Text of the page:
B. B. Warfield wrote:

“From all eternity the Word has been with God as a fellow: He who in the beginning already ‘was,’ ‘was’ also in communion with God. Though He was thus in some sense a second along with God, He was nevertheless not a separate being from God” (The Person and Work of Christ: Philadelphia, 1950, 53).

Dr. A. T. Robertson:

“And the Word was God (kai theos en ho logos). By exact and careful language, John denied Sabellianism by not saying ho theos en ho logos. That would mean that all of God was expressed in ho logos and the terms would be interchangeable, each having an article.” (A Grammar of the Greek New Testament in the Light of Historical Research, Nashville: Broadman Press, 1934, 767)

Dana H. and Julius Mantey stated:

“John 1:1, kai theos en ho logos, and the Word was deity. The article points out the subject in these examples…As it stands, the other persons of the Trinity may be implied in theos” (A Manual Grammar of the Greek New Testament, New York: 1950, 148-9).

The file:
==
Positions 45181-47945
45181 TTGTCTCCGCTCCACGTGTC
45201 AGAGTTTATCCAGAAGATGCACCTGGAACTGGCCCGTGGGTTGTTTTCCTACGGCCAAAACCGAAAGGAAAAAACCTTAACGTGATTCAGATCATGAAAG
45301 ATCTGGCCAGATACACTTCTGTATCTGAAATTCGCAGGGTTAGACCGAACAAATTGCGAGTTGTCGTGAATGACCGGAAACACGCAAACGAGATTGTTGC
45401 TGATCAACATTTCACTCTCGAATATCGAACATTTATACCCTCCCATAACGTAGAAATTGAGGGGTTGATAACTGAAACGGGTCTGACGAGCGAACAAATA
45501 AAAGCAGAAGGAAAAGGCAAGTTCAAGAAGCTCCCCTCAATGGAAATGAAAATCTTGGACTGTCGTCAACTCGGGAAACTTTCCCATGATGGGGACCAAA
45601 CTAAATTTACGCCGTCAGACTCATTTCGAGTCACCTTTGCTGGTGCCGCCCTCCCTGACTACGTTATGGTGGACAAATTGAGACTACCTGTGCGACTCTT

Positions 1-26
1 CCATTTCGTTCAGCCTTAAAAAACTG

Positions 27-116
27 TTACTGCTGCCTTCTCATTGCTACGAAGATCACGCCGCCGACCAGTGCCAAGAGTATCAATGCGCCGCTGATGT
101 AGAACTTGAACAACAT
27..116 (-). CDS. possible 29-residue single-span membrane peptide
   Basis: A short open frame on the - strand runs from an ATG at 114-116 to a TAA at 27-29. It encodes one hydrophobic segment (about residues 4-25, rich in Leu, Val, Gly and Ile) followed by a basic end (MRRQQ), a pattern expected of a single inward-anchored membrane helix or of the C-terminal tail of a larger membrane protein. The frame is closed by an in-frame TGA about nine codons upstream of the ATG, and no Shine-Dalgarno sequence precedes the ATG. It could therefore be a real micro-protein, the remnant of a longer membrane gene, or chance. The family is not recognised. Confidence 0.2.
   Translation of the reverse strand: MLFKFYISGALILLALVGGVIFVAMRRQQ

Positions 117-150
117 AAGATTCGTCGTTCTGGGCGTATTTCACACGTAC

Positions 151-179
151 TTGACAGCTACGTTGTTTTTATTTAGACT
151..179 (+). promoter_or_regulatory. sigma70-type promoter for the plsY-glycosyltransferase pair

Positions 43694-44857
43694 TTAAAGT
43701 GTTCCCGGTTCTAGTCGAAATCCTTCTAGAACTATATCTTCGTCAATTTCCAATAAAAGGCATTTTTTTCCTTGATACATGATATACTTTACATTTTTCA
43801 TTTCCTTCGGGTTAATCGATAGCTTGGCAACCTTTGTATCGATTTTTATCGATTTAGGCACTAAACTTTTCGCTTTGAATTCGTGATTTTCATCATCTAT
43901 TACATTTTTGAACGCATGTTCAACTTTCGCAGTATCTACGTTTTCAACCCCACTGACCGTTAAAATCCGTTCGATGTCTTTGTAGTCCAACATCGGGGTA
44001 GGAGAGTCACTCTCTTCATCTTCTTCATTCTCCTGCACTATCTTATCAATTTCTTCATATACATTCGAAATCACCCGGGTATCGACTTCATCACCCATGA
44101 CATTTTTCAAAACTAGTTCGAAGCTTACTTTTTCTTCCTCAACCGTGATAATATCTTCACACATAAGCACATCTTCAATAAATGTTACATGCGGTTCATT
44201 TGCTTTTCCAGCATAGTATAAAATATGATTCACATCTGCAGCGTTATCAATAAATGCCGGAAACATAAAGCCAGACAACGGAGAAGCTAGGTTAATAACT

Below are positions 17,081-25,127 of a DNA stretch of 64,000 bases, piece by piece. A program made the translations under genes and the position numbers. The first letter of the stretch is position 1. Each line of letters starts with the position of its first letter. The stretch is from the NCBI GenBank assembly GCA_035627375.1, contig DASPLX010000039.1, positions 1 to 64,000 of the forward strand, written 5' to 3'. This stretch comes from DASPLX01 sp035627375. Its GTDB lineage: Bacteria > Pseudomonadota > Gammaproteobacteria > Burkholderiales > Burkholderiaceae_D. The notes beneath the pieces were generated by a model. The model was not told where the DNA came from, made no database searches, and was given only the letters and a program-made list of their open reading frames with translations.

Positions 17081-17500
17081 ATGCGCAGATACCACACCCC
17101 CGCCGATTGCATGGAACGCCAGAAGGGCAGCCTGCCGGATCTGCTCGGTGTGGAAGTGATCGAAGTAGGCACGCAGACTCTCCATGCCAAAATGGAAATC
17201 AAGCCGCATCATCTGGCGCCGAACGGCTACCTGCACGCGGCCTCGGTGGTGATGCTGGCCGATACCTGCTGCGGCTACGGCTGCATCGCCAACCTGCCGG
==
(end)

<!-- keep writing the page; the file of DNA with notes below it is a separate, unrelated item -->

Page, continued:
Dr. Kenneth Wuest explained:

“The Word was God. Here the word ‘God’ is without the article in the original. When it is used in this way, it refers to the divine essence. Emphasis is upon the quality of character. Thus, John teaches here that our Lord is essentially Deity. He possesses the same essence as God the Father, is one with Him in nature and attributes.” (Studies in the Greek New Testament, 3:52)

Jesus was not a god beside God as the Watchtower Society teaches. That is henotheism or polytheism. God Himself has said: “I am He and there is no god with me” (Dt. 32:39).

JWs will have to choose: either to follow the inspired Word of God or their uninspired Watchtower organization.